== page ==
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Starring: Saoirse Ronan, Paapa Essiedu, Stephen Dillane, Saskia Reeves

Director(s): Nora Fingscheidt


Nora Fingscheidt’s poignant adaptation of Amy Liptrot’s fearless memoir details the author’s liberation from drug and alcohol addiction, a triumph forged on the enchanted, wind-battered coasts of her childhood home. The Outrun traces Rona’s false starts and setbacks on the road to recovery through harrowing flashbacks to her downward spiral in London and her reckoning with reality in a strict rehab program. But Fingscheidt is more concerned with Rona’s final destination — deliverance from personal demons through transcendent communion with nature. Grounded in local lore and rich with Liptrot’s journalistic digressions on the land and its life-forms, The Outrun artfully ties Rona’s healing to her growing environmental stewardship. Four-time Academy Award nominee Saoirse Ronan gives a heartbreaking, humane performance that moves from woozy self-annihilation to serene calm.

Written By Darren Zakus

Rating: 3.5 out of 5

The Outrun features a truly magnificent performance from Saoirse Ronan, that is without question one of the best of her career, which makes the adaptation of Amy Liptrot’s best selling novel a compelling drama that captures the recovery of an alcoholic with a true artistic flair.

Based on the memoir of Amy Liptrot, and co-written by Liptrot, director Nora Fingescheidt and co-writer Daisy Lewis, the film tells the story of Rona, a recovering alcoholic struggling to stay sober as her past and present collide. The film is a showcase for Ronan’s performance as Rona, as for the majority of the film it is only Ronan on screen, but the narrative choices of the screenplay support Ronan to bring the audience into the chaos of her character’s recovery. The film jumps between different time periods, from Rona’s party days in London as an alcoholic, her time in rehab, her childhood, and her time recovering and reintegrating back into society after leaving rehab. Jumps to different time periods occur quickly and without date stamps, purposefully disorienting the audience as to where you are in Rona’s life, telling the story the same way that Rona’s inebriated brain processes her current life and past: as a jumbled mess. As her recovery progresses, the jumps are less frequent and chaotic, allowing Rona’s story to play out more linearly. It’s a stylistic choice that not all viewers may grasp upon first watching the film or one that they will appreciate, but it’s a powerful way to tell the story and recreate the confusion and scattered perception of an alcoholic. While the film has a false ending that creates one of the most visceral scenes of the entire film that would have been the perfect note to end the story on, the following scene that is chosen to end the film is such a joyful and personal moment to Rona that will put a massive smile on your face, it immediately does away with any frustration that the previous scene did not close the film.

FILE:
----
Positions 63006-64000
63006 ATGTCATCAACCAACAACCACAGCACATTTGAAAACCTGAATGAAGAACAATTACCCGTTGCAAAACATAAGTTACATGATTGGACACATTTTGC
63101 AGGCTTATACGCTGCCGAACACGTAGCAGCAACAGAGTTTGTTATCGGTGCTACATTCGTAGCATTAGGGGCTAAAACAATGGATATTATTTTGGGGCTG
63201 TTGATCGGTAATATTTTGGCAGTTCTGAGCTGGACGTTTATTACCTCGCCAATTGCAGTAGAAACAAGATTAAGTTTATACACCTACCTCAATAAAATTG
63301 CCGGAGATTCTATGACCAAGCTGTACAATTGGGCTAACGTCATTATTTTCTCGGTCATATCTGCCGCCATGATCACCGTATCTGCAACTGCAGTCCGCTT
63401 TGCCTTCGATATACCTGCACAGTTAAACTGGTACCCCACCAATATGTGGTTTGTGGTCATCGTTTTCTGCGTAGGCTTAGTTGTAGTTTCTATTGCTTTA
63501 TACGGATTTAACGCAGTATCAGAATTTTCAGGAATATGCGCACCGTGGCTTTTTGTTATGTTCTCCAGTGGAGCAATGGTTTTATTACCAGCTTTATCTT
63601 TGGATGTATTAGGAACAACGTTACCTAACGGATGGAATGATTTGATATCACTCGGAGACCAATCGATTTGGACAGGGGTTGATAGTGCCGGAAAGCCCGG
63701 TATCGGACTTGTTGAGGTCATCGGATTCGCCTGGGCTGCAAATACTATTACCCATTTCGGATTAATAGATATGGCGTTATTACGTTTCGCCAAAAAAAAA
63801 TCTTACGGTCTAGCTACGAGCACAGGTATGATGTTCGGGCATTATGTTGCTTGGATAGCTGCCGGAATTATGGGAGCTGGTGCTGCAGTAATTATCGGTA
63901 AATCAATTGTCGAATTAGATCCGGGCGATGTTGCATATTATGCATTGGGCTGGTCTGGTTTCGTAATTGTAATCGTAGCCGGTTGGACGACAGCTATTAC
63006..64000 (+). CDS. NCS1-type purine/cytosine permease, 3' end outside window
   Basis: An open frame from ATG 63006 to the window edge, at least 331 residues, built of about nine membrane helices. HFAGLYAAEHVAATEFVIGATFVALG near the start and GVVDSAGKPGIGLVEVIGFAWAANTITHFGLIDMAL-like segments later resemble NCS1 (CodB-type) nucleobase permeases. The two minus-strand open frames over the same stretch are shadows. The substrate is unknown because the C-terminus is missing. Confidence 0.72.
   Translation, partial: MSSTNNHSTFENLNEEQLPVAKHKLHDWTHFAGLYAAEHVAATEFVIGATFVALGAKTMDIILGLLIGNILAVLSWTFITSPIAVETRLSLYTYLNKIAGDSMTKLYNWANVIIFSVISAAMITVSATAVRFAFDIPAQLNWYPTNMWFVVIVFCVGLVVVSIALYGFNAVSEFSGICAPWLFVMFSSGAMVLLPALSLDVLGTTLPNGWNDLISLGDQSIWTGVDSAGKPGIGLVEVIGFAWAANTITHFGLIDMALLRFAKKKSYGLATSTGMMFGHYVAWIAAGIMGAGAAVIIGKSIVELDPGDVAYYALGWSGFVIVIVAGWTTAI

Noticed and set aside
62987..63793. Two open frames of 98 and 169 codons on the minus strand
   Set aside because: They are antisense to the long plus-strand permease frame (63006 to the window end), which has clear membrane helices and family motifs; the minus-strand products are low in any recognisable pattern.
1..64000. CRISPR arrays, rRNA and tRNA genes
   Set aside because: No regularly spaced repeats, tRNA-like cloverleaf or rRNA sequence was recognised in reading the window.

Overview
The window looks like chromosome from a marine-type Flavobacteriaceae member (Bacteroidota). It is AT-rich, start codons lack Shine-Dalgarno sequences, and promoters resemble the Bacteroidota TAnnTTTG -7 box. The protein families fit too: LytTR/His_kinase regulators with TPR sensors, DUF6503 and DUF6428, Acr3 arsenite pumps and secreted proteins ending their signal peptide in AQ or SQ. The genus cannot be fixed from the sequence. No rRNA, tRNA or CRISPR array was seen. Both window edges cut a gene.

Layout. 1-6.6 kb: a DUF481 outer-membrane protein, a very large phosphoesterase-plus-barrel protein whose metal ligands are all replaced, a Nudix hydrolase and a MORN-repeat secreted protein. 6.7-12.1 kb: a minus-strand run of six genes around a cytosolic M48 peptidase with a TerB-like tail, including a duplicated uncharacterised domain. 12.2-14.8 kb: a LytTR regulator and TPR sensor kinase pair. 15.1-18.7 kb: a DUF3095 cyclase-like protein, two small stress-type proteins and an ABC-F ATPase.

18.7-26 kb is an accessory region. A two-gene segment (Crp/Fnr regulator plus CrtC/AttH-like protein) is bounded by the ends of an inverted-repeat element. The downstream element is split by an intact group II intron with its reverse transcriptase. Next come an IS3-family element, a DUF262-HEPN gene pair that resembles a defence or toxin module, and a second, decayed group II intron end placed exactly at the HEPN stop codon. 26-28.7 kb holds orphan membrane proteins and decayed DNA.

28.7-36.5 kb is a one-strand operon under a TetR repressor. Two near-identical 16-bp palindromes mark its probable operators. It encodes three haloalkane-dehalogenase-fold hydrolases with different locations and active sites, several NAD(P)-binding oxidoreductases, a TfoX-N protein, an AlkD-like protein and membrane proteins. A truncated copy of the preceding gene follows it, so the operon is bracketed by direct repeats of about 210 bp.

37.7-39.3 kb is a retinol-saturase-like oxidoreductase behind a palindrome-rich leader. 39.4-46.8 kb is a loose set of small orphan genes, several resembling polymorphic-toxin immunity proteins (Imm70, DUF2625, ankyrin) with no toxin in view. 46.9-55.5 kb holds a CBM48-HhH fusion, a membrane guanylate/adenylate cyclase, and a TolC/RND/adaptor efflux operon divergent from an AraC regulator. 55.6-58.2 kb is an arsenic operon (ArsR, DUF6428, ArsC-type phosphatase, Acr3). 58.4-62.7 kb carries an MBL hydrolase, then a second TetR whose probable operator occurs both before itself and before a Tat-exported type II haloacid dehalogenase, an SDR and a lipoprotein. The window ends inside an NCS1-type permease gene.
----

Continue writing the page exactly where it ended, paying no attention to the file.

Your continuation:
As with the storytelling, the film’s visuals also play into the disorientation of the inebriated brain. There are lots of incredibly close up facial shots that put the audience right in Rona’s face, allowing them to get a glimpse into her mind. Some of these shots are blurrier, emulating the haze of the inebriated brain, while as her recovery progresses they become clearer and you can see the calm and serenity within Rona. The colour palette of the film also embraces Rona’s recovery, with London appearing colourful during her days of alcoholism and her family home being subdued in grey and bleakness, only to reverse during her road to recovery making the flashy memories of London grey and colourless with a new found vibrance and colour to her family’s home in the countryside and the Orkney Islands. The Orkney Islands themselves dazzle on screen with their natural beauty, including that majestic scene on the cliffs with the crashing waves against the cliffs is the most cinematic scene of the entire film.

Though, the film would be nothing without Ronan’s performance as Rona, as it is the centerpiece of the film. Ronan is one of the best actresses currently working in Hollywood today, but she truly outdoes herself with her performance here. Playing an alcoholic, there are no rules for her to follow as such individuals can be unpredictable in their behaviour, and Ronan captures that with her erratic performance during the flashback sequences as she has spontaneous outbursts that capture being inebriated. She creates a true distinction between Rona’s days of drinking and the more remorseful and soul searching recovery that happens during the film. During the recovery phase where Rona is trying to move herself forward in life and reflects on her past actions, Ronan brings a raw vulnerability that lets you feel every inch of Rona’s internal struggle for sobriety, which is being worked against by the ability to dull her pain by having a drink. It’s a riveting performance that has the potential to land Ronan her fifth Academy Award nomination if the film has the proper distribution and award campaign this year as she is truly on another level with this performance.

While it is no doubt jarring and overwhelming at times to watch The Outrun due to the narrative and visual choices, the reasoning behind them helps to create an experience that truly puts you into the mind of Rona to experience her struggles with her sobriety. Amy Liptrot’s best selling memoir is magnificently brought to life by a fantastic lead performance from Saoirse Ronan, that combined with the stylistic choices to visually capture the functioning of an alcoholic’s brain on camera, makes The Outrun a truly moving cinematic experience of one young woman’s struggle to set her life on a new path.

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